On the Bright Side
July 6, 2019
The other day I was feeling pretty frustrated and blue and somewhat angry about the world situation in general, so I turned off the news and decided to take myself out to breakfast. That was very satisfying but I still felt the need to do something positive, something good for myself, to get my head right again.
I decided to visit CALM – the California Living Museum in Bakersfield. I kinda chuckled as I thought to myself "I needed to calm down!"... and CALM seemed perfectly suited for that purpose.
I have been to CALM many times before but not for several years. I knew it had grown quite a bit, and I knew there were several new exhibits that I'd never seen before. I also knew it was a popular field trip destination as was verified by the two big yellow school buses parked in the parking lot.
I took right off to visit the Coastal Room first, which was new to me and which was a delight in spite of the fact that the room was filled with a number of young, enthusiastic school kids. After I managed to touch an anemone and chat a bit with one of the docents, I headed outside where there were even more kids. I sat at a picnic table listening to teachers and chaperons yell things like, "Eric, get off that!" and "Johnny, put that down!" and "Maria, leave her alone!" The kids were having a ball and even though it wasn't as quietly peaceful as I'd hoped, I was thoroughly enjoying their enjoyment.
After a while I started off to see the animals, first visiting the reptile room, then on to the birds and cats and other various wildlife. I found myself getting more and more uncomfortable the further I went, however. It seemed that every time I looked into a cage or enclosure with an animal, bird or reptile, all I could think about was kids in cages. It was such an odd juxtaposition to hear the joyful shouts of the children running around the park while thinking back to the morning's news and seeing kids in cages.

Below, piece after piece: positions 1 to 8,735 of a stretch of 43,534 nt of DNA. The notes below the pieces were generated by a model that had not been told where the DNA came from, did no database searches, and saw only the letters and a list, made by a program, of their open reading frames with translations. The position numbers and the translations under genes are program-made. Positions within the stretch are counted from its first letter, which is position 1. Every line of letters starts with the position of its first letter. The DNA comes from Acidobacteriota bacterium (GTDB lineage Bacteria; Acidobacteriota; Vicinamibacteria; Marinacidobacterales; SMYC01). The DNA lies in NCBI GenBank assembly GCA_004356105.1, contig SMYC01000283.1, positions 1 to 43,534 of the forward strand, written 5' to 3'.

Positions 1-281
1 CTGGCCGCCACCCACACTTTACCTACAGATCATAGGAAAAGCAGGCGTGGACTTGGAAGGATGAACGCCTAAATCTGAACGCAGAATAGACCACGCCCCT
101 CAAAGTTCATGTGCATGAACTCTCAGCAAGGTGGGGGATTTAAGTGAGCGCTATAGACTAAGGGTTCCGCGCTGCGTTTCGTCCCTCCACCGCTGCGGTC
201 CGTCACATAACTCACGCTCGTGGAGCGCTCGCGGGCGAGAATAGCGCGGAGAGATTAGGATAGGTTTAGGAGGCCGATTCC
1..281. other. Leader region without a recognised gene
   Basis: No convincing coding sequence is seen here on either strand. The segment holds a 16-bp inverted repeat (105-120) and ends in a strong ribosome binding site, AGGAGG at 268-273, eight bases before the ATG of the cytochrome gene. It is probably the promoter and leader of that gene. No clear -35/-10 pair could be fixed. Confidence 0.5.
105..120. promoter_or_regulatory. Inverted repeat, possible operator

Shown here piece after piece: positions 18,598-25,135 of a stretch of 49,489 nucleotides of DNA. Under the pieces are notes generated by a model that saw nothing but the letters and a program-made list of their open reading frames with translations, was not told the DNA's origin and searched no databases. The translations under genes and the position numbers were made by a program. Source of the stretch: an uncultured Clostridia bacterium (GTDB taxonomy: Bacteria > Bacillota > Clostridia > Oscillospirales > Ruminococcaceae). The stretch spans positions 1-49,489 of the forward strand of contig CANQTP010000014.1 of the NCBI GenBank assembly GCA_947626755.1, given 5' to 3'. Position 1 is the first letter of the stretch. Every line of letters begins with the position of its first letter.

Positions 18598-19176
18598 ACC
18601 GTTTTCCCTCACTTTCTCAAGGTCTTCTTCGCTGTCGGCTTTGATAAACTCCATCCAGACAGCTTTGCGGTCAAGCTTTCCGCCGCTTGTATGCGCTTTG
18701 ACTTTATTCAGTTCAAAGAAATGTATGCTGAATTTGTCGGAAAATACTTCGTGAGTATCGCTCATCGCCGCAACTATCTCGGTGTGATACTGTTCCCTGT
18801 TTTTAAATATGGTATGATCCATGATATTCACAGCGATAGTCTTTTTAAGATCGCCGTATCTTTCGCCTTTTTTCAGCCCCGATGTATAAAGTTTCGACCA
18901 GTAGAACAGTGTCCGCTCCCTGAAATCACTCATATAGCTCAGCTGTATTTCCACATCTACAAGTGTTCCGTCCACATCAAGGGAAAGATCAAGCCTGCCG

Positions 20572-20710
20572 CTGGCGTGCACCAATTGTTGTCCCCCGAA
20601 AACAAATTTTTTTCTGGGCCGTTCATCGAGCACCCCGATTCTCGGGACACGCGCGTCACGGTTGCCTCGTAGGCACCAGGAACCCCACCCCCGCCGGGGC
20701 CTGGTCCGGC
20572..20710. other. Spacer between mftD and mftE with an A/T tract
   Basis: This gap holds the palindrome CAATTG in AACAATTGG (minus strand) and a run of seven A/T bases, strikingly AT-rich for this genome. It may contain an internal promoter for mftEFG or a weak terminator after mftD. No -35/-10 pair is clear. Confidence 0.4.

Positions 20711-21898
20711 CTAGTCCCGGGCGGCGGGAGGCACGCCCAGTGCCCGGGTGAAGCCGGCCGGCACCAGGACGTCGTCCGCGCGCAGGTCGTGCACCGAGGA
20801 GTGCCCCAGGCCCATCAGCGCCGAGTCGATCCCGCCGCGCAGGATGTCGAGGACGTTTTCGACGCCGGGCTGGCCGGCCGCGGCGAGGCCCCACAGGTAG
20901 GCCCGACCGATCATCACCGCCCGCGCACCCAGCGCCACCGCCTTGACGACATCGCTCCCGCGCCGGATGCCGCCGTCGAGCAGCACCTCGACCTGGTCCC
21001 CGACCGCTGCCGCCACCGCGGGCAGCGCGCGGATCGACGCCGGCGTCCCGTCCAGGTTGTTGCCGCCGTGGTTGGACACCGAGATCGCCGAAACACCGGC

I have mixed feelings about zoos anyway. I don't really like seeing animals in cages, and yet being at a zoo is the only way I can see certain types of animals up close and personal, and I love reading about them and learning about them. Living in the mountains, I see a lot of wildlife in my own yard, but rarely am I able to get that close to an eagle or a bobcat or the wide-variety of snakes.
I was somewhat heartened to talk with a docent who was strolling by with a hawk on her heavily gloved arm, as she reminded me that most of the animals at CALM were rescues who would not survive in the wild. At least here they were well taken care of, which I also witnessed as I walked on and observed other employees feeding, cleaning and petting, and checking on the various critters.
Which again filled my head with images of human children in cages who were not being so well taken care of. My idea of getting away from the news of the day was not working very well.
Then I realized that the laughter, shrieking and noisy merriment was gone – the kids had all left to board their buses and return to their schools – and it was quiet and peaceful at last. I found a bench in the shade away from the cages, right by a babbling creek, amidst full and lush greenery. The sound of that moving water (and the occasional bird song), and my eyes full of all shades of green did more for me than anything else had that day. I don't know how long I sat there on that bench, but I felt calm and peaceful as I took in the beauty of the green and listened to nature's music.
I imagine I could feel calmed down in most natural settings, but something had led me to CALM that day, and several things had conspired that day to get me riled up before I could appreciate the total calm of sitting by that stream. Sometimes when I least expect it, everything falls into place and thankfully, I'm getting better at recognizing those times and appreciating them all the more.
© 2019 Marilda Mel White. Mel, local writer/photographer and co-owner of Tehachapi Treasure Trove, has been looking on the bright side for various publications since 1996. She welcomes your comments at [email protected]